Would you have some screenshots of what the timeline view you’re talking about could be?

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You can do this with actions. In fact, I demo’d just this a while ago, in my Meetup talk about the visual language of map view. (@satikusala : can you locate the date and link?)

The basic idea is to use the date to set $Xpos, and use the timeline band (or some other attribute) set set $Ypos.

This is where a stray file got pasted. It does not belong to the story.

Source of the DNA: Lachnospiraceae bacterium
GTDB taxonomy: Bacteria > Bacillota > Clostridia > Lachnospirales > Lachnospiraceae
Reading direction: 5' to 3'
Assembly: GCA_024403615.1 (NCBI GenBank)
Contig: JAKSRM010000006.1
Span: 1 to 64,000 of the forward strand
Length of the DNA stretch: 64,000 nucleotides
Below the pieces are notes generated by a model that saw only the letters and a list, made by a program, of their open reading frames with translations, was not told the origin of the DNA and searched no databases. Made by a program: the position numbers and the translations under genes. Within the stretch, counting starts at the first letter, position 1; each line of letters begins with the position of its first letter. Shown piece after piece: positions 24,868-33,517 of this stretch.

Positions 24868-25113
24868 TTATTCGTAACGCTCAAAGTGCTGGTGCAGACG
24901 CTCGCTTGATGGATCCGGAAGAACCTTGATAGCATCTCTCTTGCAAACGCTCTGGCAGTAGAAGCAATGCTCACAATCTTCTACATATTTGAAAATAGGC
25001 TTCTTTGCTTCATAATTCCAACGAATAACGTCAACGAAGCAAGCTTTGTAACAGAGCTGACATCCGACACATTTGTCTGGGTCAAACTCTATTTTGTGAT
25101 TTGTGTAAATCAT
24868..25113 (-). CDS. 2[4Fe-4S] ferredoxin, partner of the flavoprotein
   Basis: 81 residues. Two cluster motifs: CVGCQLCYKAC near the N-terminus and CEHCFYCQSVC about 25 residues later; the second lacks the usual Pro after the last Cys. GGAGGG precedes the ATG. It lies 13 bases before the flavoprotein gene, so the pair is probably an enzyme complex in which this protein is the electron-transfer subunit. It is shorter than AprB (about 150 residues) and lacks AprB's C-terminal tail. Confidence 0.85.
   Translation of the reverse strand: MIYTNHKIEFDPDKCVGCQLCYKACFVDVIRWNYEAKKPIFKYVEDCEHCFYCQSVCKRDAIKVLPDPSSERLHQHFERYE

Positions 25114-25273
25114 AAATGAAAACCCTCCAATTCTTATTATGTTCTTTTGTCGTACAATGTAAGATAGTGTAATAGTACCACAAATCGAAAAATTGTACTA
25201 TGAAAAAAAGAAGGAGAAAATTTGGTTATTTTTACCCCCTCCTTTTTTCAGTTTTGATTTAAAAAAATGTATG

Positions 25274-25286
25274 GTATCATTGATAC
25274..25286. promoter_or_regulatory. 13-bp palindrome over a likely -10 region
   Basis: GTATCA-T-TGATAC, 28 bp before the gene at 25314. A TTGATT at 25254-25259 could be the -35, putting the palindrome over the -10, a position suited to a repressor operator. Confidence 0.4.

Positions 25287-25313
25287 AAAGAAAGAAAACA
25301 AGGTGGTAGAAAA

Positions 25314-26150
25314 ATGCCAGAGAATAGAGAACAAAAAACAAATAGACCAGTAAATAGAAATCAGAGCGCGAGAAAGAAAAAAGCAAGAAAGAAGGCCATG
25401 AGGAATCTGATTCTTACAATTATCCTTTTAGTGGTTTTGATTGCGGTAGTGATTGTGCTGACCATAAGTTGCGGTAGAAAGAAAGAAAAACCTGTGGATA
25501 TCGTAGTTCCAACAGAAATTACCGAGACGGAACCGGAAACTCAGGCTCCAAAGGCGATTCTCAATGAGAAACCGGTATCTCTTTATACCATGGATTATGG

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#1. I concur. If band labels are defined, the are drawn at the left margin of the main timeline within their band. If the timeline scale is such that is it necessary to have to scroll the main part of the view horizontally, going right (later in time) the band labels scroll off-screen. Conversely, one doesn’t want the labels to stay on screen for a vertical scroll. The fact that the requirements differ in the X and Y axis of scrolling suggests a fix might be less simple than the description!